On December 17, 2011, the Senate passed legislation to extend the Social Security payroll tax cut which had been previously enacted during the FY2011 budget negotiations. That legislation had reduced the rate from 6.2% to 4.2% for the 2011 calendar year only. The initial 2012 extension was for two months, rather than the full-year extension which had been sought; the legislation also extended unemployment benefits as well as a measure preventing a drop in rates for Medicare reimbursement; the spending for these was offset by enacting new fees on Fannie Mae and Freddie Mac. Points of contention included a Democratic plan to fund the tax cut with a new surtax on income over $1 million, which was dropped in later stages of negotiation, as well as attempts by Republicans to insert language which would speed the approval of the Keystone XL pipeline, which had recently been delayed by the Obama administration.[28][32] The bill was initially rejected in the House, whose leaders insisted on a full-year extension, despite the fact that the Senate had already adjourned for the year. However, after criticism from other Republicans that the impasse would harm their prospects in the upcoming 2012 elections, the House leadership on December 23, 2011 announced that it would pass the Senate bill in return for Democrats promptly beginning negotiations on a full-year extension. The bill, the Middle Class Tax Relief and Job Creation Act of 2011, was passed by the House and signed by the President later that day.[33][34][35]

The tax cut extension for the remainder of the year was passed as the Middle Class Tax Relief and Job Creation Act of 2012 on February 17, 2012, by a vote of 293–132 in the House and 60–36 in the Senate. The bill also contained a further extension of unemployment benefits and the Medicare reimbursement rates. The cost of the tax cut was not offset by spending cuts, but the other provisions were offset by cuts in federal healthcare and pension programs. Republican support for the bill was motivated by a desire to not oppose a tax cut in an election year. Some Democrats criticized the bill for directing spending cuts at federal employees rather than generating funds by increasing taxes on the wealthy or closing tax loopholes.[36]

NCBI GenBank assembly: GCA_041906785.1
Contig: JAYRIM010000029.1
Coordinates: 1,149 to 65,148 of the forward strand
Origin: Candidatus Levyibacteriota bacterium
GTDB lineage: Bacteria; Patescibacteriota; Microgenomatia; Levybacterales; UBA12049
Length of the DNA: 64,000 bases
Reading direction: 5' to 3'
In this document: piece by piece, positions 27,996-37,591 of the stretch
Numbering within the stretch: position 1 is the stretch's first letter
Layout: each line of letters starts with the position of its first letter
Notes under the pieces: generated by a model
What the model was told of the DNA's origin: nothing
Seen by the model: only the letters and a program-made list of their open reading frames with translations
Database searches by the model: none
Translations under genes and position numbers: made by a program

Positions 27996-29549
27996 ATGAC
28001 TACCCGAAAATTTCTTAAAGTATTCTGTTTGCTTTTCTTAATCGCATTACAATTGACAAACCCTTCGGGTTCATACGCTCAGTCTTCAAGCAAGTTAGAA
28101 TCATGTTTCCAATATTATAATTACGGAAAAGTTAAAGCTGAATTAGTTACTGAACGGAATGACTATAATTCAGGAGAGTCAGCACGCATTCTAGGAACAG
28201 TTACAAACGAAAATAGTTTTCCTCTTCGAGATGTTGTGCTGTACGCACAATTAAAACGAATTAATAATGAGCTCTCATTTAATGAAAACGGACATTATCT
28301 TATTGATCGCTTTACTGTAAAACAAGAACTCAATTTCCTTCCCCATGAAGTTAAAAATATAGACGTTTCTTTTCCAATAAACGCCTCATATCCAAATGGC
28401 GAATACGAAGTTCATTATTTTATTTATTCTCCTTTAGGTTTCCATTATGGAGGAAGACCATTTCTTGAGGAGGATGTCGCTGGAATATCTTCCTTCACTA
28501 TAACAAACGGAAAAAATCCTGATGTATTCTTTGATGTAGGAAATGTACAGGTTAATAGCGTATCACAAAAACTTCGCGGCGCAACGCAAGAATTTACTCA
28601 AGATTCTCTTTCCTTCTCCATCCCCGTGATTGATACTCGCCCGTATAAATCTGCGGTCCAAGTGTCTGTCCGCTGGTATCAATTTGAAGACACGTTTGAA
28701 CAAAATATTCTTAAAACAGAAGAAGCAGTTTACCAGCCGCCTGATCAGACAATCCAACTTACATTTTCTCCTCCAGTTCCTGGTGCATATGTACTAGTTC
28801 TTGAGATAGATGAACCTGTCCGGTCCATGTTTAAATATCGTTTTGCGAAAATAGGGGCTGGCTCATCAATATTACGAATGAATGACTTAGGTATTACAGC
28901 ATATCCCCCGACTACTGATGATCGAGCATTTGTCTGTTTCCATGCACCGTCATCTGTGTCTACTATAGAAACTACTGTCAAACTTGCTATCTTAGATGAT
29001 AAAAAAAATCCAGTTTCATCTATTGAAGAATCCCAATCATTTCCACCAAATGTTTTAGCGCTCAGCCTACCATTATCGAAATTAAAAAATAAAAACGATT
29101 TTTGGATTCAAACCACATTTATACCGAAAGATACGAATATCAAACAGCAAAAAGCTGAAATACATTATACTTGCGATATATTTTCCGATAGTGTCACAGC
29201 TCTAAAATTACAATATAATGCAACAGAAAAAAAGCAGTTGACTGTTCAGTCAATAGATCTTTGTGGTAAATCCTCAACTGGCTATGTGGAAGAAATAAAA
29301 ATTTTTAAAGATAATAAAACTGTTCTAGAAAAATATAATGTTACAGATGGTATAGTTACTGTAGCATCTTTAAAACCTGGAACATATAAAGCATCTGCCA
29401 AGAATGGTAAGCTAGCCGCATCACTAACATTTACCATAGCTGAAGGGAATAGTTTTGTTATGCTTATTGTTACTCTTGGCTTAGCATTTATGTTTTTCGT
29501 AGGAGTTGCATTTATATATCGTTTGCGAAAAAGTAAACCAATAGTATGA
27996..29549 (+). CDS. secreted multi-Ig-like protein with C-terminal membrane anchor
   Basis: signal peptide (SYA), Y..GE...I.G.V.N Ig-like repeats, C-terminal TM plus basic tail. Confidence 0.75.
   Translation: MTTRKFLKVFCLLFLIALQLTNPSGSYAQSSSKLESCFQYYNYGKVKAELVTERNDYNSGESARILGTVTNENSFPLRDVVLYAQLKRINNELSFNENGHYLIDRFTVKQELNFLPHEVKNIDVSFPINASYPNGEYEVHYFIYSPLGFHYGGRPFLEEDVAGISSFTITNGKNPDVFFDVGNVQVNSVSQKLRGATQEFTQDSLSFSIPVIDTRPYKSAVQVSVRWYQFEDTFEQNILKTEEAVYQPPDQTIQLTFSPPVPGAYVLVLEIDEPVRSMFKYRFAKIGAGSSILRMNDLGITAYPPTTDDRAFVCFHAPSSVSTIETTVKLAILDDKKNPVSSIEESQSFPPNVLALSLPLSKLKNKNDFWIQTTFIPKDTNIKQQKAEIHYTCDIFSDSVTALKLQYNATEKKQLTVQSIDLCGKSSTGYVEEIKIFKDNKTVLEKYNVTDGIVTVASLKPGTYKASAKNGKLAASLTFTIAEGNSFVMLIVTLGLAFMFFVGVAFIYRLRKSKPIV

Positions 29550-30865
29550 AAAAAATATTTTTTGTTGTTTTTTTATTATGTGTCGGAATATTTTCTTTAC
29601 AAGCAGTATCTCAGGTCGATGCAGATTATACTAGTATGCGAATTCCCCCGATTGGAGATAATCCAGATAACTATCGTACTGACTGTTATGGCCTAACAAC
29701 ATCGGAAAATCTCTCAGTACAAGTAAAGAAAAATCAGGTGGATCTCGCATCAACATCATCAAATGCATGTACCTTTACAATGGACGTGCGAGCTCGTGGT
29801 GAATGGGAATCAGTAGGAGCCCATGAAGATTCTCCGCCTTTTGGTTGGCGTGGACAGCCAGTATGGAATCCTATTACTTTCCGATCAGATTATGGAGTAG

Major initiatives[edit]

The American Recovery and Reinvestment Act of 2009 had been intended as the first installment of a long-term investment in intercity and high-speed rail, but no funding for new grants was included in the FY2012 budget.
The House version of the budget legislation removed all FY2012 funding for NASA's James Webb Space Telescope, pictured under construction in July 2010. The funding was restored in the enacted version. The telescope is intended to be the successor to the Hubble Space Telescope.[37]

The following provisions were enacted in the final budget legislation:

  • No new funding for long-distance intercity and high-speed rail was included in the budget.[27] This funding had originally been introduced as part of the American Recovery and Reinvestment Act stimulus bill in 2009, but had proved controversial as several Republican governors elected in the 2010 elections subsequently rejected the federal funding for rail projects in their states. However, funding for 26 short-distance routes eliminated in the House version was restored in the enacted bill.[37]